Location: Environmental Management Research
Title: Climate conditions in bedded confinement buildings Authors
|Mader, Terry - UNIV OF NEBRASKA|
|Johnson, Leslie - UNIV OF NEBRASKA|
|Brown Brandl, Tami|
|Gaughan, John - UNIV OF QUEENSLAND|
Submitted to: Livestock Environment International Symposium Proceedings
Publication Type: Proceedings
Publication Acceptance Date: August 19, 2008
Publication Date: December 1, 2008
Citation: Mader, T.L., Johnson, L.J., Brown Brandl, T.M., Gaughan, J.B. 2008. Climate conditions in bedded confinement buildings. In: Proceedings of the Eighth International Livestock Environment Symposium, 395-402. Iguassu Falls, Brazil. Interpretive Summary: Confinement barns are utilized for beef cattle to allow more efficient collection of animal waste and to buffer animals against adverse climatic conditions in both the winter and the summer. Temperature, humidity, and air flow were recorded at several places within a 95 ft wide x 1045 ft long bedded the barn. The building has an East – West orientation. The south side (front) is 28 ft high and the north (back) side is 16 ft high with all but the bottom 3 ft being opened. There is a curtain on the back side that can be closed in the winter. In general, low air movement caused increased humidity in the building in both summer and winter. The use of the building did not lessen the temperature or humidity but did act as a shade to decrease the solar heat load. During the summer season, temperatures were generally greatest at the front of the building. However, in the winter, 2 to 4ºC greater temperatures were maintained throughout. Bedded barn facilities appear to be useful for protecting cattle against extremes under both summer and winter conditions.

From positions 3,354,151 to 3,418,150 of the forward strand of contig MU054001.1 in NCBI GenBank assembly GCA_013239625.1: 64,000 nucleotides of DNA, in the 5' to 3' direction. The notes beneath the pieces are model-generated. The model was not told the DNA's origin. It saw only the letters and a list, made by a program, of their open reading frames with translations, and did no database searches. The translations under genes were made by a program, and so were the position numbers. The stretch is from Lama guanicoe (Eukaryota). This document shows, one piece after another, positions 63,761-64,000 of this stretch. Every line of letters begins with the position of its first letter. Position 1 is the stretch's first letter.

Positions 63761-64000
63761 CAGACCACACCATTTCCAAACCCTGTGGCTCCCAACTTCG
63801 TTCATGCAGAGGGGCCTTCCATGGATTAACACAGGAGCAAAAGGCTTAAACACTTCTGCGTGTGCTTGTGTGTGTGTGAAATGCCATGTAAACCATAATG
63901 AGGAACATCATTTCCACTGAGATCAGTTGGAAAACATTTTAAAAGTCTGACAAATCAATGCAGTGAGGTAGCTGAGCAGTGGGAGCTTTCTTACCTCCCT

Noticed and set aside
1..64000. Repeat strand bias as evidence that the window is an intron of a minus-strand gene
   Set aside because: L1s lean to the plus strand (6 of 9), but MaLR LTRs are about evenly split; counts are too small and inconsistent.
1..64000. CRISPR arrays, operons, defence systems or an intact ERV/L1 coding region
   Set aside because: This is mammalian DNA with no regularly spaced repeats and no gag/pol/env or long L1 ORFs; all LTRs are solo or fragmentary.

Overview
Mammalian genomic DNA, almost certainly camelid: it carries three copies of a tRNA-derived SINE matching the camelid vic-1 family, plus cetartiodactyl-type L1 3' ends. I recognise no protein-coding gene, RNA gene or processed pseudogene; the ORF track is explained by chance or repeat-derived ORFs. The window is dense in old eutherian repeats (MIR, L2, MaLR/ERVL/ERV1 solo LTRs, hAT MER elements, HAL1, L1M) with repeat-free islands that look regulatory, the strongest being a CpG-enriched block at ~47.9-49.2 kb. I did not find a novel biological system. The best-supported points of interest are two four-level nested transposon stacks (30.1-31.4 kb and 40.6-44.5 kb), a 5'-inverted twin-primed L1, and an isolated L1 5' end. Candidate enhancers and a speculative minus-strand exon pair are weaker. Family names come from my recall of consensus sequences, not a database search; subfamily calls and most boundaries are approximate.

Technical Abstract: Confinement buildings are utilized for finishing cattle to allow more efficient collection of animal waste and to buffer animals against adverse climatic conditions. Environmental data were obtained from a 29 m wide x 318 m long bedded confinement building with the long axis oriented east to west. The south side (front) is approximately 8.5 m high and the north (back) side is approximately 5.0 m high with 3.7 m being open (at the top). The opening is closed to within 1.0 meters of the top in the winter. In general, low wind speed and/or decreased air movement associated with the building tends to allow for greater relative humidity (RH) especially at the front of the building (South facing) in the summer and winter. The use of the buildings did not decrease the temperature humidity index (THI) but acted as a shade to decrease the solar heat load on the animal. During the summer season, temperatures were generally greatest at the front of the building. However, in the winter, 2 to 4ºC greater temperatures were maintained in the building when compared to outside conditions, by decreasing air flow through the building and from heat generated by the cattle. Bedded barn facilities appear to be useful for buffering cattle against the adverse effects of the environment under hot and cold conditions even though less airflow and greater RH can be found inside the barn when compared to outside conditions.